Oculus - Fall 2013 - (Page 45)

steel front fence; woodworking studio Bien Hecho crafted the FSC-certified-wood information desk in the front lobby, and recycled-glass company IceStone provided public restroom countertops. Of course, the local labor boosted the project’s sustainability. “You can’t get more local than working with people who are in the site,” Leber observes. tion, this turned from a trickle to a gush once Bloomberg took office, according to Leibowitz. During the current administration, the city has spent about $200 million on improving the yard’s infrastructure. The state and federal government have kicked in an additional $50 million. The government funding has generally gone toward buildings, roads, and upgrading the water, sewer, and electrical systems, Leibowitz says. The infrastructure improvements have spurred the yard’s own tenants to invest heavily in architectural renovations and new construction, totaling $750 million in private investment, she adds. The BNYDC’s dual emphasis on promoting green jobs and green architecture dovetails with the Bloomberg Administration’s broader goals for the city. During the current administration, “The number of jobs at the Navy Yard has nearly doubled,” notes Robert Steel, NYC’s deputy mayor for economic development. In other ways, too, such as boosting sustainability and improving the waterfront, the Navy Yard could be seen as “a real sign of success for this administration,” Leber remarks. But, in truth, the Navy Yard’s transformation is only just beginning, while Bloomberg’s administration is coming to an end. Like many urban projects, this one spans many years and multiple administrations. What’s perhaps most intriguing about the Navy Yard is the way its sustainable architecture and infrastructure have helped attract a growing concentration of eco-conscious businesses and R&D. No doubt more products like the Lumi Solair streetlamps will emerge from the yard, illuminating the way to a greener future. ■ Green wherever you look Politics = Architecture Lisa Delgado is a freelance journalist who has written for e-Oculus, The Architect’s Newspaper, Architectural Record, Blueprint, and Wired, among other publications. Duggal Greenhouse CLIENT: Baldev Duggal, Duggal Visual Solutions ARCHITECT: Studios GO DESIGN TEAM: Gregory Okshteyn, Assoc. AIA, Judson Buttner, Karla Karwas CONTRACTOR: JGM Construction LEED CONSULTANT: e4, Inc. MECHANICAL ENGINEER: (right) A dilapidated 1941 subassembly shop has been revamped by Studios GO to become the 35,000-squarefoot, multiuse Duggal Greenhouse. ©Gregory Okshteyn TSF Engineering ©Michelle Greene Signs of greening appear many other places in the Navy Yard. Atop one building, wind turbines spin; a rooftop farm grows upon another. Roadsides are lined with young trees, bike racks, and Lumi Solair streetlamps, which light the grounds at night, powered by off-grid wind and solar energy. A pocket park features furnishings made of salvaged materials by Michelle Greene, a sculptor and furniture maker who works in the yard. She designed tables made out of ship doors and benches crafted with window glass from a former Navy machine shop across the street. That machine shop and two others are being transformed into the Green Manufacturing Center (GMC), a hub for modern research and industry slated for completion by the end of 2014. Targeting LEED Silver, the GMC by Cybul Cybul Wilhelm Architects will be at least 215,000 square feet; some of its space will be devoted to New Lab, a high-tech design-andprototyping center where designers, manufacturers, and academics will work side by side, sharing space and equipment. Most of the yard’s recent projects are LEED certified or designed to be equally sustainable, such as the recently completed Duggal Greenhouse. This former subassembly shop was revamped by Studios GO to become a 35,000-square-foot multiuse space for client Baldev Duggal, the eco-conscious entrepreneur behind the Lumi Solair. What used to be a dark, dilapidated industrial shed from 1941 has been dramatically renovated to include expanses of glass admitting plentiful natural light and waterfront views. Green technologies include energy-efficient mechanical systems, LEP (lightemitting plasma) lighting, and solar panels on the roof. A concrete floor helps keep the space cool in summer and warm in winter; so far the building has never needed heating and uses only minimal air conditioning, says Gregory Okshteyn, owner and director of Studios GO. At the main entrance to the south, a luxuriant 30- by 15-foot green wall greets visitors. “This brought the space to life,” Okshteyn remarks. “Basically, that’s the receptionist welcoming you.” While city government offered some funding for the yard prior to the Bloomberg Administra- (left) A pocket park includes furnishings designed by Michelle Greene, a sculptor and furniture maker with a studio in the Navy Yard, using salvaged materials like ship doors for tables, and benches crafted with window glass from a former Navy machine shop. Fall 2013 Oculus 45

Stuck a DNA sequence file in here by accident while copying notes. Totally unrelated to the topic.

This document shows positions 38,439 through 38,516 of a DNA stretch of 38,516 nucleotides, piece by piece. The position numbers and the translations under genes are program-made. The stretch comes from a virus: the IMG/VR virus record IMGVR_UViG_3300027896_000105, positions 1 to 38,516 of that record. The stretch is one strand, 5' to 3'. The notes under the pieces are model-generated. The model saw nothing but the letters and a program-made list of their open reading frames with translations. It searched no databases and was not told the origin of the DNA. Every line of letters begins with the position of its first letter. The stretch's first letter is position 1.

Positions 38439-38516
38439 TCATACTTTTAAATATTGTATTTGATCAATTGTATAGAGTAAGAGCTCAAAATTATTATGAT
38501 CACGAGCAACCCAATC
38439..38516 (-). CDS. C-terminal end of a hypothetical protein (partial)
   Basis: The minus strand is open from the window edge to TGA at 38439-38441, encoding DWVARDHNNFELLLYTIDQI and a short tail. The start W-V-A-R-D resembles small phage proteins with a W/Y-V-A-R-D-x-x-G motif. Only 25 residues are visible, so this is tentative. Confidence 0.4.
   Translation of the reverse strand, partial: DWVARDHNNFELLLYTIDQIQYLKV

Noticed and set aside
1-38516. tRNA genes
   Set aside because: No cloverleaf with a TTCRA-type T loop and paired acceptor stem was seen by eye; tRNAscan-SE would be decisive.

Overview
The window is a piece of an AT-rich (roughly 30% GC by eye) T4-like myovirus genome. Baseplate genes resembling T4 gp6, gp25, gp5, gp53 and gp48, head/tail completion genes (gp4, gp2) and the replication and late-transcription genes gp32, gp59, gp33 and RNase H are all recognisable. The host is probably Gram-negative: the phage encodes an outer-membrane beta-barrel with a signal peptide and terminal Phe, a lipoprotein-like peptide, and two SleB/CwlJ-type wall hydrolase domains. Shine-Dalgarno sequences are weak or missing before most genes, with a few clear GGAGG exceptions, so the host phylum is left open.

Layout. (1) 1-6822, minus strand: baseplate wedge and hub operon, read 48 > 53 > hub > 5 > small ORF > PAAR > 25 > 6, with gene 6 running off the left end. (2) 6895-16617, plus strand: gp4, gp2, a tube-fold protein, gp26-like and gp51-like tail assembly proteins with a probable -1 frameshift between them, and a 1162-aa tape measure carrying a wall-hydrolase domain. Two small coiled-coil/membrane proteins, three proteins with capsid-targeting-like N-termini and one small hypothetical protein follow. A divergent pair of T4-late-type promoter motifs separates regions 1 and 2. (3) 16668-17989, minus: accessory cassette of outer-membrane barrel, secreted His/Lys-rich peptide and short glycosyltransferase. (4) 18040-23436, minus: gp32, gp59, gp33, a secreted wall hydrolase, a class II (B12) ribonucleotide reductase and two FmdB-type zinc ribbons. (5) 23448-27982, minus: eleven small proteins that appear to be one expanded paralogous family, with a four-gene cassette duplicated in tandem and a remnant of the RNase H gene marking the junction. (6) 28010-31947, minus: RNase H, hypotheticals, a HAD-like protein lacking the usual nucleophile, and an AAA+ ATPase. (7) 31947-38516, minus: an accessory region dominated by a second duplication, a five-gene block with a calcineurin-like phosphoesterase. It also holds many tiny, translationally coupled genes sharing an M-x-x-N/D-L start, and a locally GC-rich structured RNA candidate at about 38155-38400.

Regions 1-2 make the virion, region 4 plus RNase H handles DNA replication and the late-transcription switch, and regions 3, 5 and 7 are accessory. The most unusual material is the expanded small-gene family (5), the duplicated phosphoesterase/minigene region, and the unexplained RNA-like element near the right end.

Table of Contents for the Digital Edition of Oculus - Fall 2013

Letter from the President
A Word from the Editor
Center for Architecture
One Block Over
Opener: The City More Beautiful
Affordable Housing in 2013: Communities, Not Containers
Riverfront Redesigned
The Future of Prefab
From Ports to Parks: New York’s Waterfront Wager
East River Magic
Shoring Up for the Future
FAR ROC Rocks!
Yard Work
In Print
132-Year Watch
Last Words
Index to Advertisers

Oculus - Fall 2013